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Akhilesh Yadav's campus capers and doomed infatuation

Last updated on: March 19, 2012 10:44 IST

Akhilesh Yadav's campus capers and doomed infatuation

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Frank Huzur

The little-known but insightful story of Uttar Pradesh's youngest chief minister, Akhilesh Singh Yadav or Tipu. By his father's biographer Frank Huzur. The last of a two-part series.

Part I: Akhilesh Yadav, like you have never known him before

Rajeev Ranjan alias Chunnu, Akhilesh Yadav's close friend -- both studied engineering in Mysore -- told me, "There was not even an iota of hint whatsoever to predict the future of Akhilesh in politics. We saw him as an environment engineer in future, despite the hanging scales of heavyweight political legacy on his shoulder.

"He was firm in his resolve like a military commander. Lessons learnt on the green fields of Dholpur Military School, Rajasthan, were on full display in Mysore.

 "Never did I see him without a smile. No sign of distress even at the time of semester examinations. His ear would be muffed with the headphones of a Philips walkman, red in colour.

"What a great listener of music he was! Music and melody appeared to be his sweetest companion. As if he was in love with his Walkman music.

"Those were the days when rap and hip-hop music was making its re-appearance after the Elvis Presley and Beatles magic of 1960s and 1970s. Fusion was the new wave fad for city boys on campus."

Tipu (Akhilesh's nickname) was an Alan Gilbert in his musical taste, though. Like the legendary American violinist and music director of New York Philharmonic orchestra, Tipu fancied learning the violin, guitar and piano. Music has the power to turn the devil on the campus into a mystic philosopher. Peace and love spring from the strumming of guitar to guide the exuberant young mind.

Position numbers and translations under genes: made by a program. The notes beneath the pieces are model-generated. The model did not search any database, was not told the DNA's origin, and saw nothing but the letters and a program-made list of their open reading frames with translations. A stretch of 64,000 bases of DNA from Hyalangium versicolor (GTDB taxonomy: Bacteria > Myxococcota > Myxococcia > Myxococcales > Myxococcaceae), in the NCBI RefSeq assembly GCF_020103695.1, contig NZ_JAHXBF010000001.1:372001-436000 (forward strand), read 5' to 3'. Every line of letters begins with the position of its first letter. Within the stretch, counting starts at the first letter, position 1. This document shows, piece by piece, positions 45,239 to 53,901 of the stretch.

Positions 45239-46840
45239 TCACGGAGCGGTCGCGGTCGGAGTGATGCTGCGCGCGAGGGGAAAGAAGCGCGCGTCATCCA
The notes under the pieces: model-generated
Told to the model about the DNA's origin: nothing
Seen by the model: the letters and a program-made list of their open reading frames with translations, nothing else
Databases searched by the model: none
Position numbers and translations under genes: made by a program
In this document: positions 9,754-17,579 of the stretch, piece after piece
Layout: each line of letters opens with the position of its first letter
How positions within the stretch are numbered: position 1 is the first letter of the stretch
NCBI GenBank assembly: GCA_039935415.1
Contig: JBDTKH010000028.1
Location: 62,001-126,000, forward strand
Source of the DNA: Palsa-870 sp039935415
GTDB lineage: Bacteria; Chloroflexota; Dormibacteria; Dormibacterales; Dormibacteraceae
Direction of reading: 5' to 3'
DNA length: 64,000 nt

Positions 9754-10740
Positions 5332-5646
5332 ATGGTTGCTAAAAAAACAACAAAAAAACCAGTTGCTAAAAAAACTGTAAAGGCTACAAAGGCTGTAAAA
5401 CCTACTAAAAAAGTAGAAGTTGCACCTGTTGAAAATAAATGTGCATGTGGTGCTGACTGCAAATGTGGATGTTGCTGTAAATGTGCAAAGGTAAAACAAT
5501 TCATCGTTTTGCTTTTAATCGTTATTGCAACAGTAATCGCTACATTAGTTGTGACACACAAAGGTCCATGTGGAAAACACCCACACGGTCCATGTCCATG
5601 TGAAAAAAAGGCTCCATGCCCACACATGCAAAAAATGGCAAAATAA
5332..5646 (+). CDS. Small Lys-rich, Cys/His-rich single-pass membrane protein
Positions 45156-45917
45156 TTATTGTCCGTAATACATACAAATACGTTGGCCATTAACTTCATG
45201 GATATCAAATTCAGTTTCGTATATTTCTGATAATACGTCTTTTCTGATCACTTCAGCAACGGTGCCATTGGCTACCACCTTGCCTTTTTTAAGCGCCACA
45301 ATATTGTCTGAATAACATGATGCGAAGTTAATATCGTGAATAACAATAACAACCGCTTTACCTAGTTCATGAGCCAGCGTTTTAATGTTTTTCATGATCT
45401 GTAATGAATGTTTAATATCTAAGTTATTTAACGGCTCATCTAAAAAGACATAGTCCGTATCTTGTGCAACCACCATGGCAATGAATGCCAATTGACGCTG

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Image: Akhilesh Singh Yadav
Photographs: Photo courtesy of Samajwadi Yuvjan Sabha

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Ragging was the rage on the campus. Tipu couldn't find pleasure in the stud-like behaviour of turning a band of junior boys on the campus into bad boys.

So repelled was he with the act of coercing and coaxing young ones that he would sacrifice the joy of music and walk up to senior mates and warn them about ragging any junior.

Tipu could only rag some of the boys about their hair-cut, size of collar, graffiti on polo T-shirts and brands of the burgeoning denim blue jeans and wristwatches.

For Tipu, the act of ragging could not move beyond tormenting his junior with crackle of jokes. In contrast to locals on the campus, he was just about a mild scolder.

His clothes were always T-shirt and jeans.  Even in the age of Adolescenza Perversa, Akhilesh was not hooked to sowing wild oats.

Mysore of 1990 was a big-ticket destination. It is at the foot of the Chamundi hills. Trekking with four close buddies, apart from Chunnu, Harvinder, a Sikh from Raipur, Chhattisgarh, Sanjay Sahu of Ranchi, Murli Manohar of Ooty, heir to a tea and coffee plantation tycoon, and Arshad, a local Mysore-wallah, he cherished the joy of singing classic Bollywood ditties sung in the silken voice of Kishore Kumar and set to the mellifluous tunes of Rahul Dev Barman by the yellow flames of a campfire during summer break. Vrindavan Gardens was also a favoured haunt.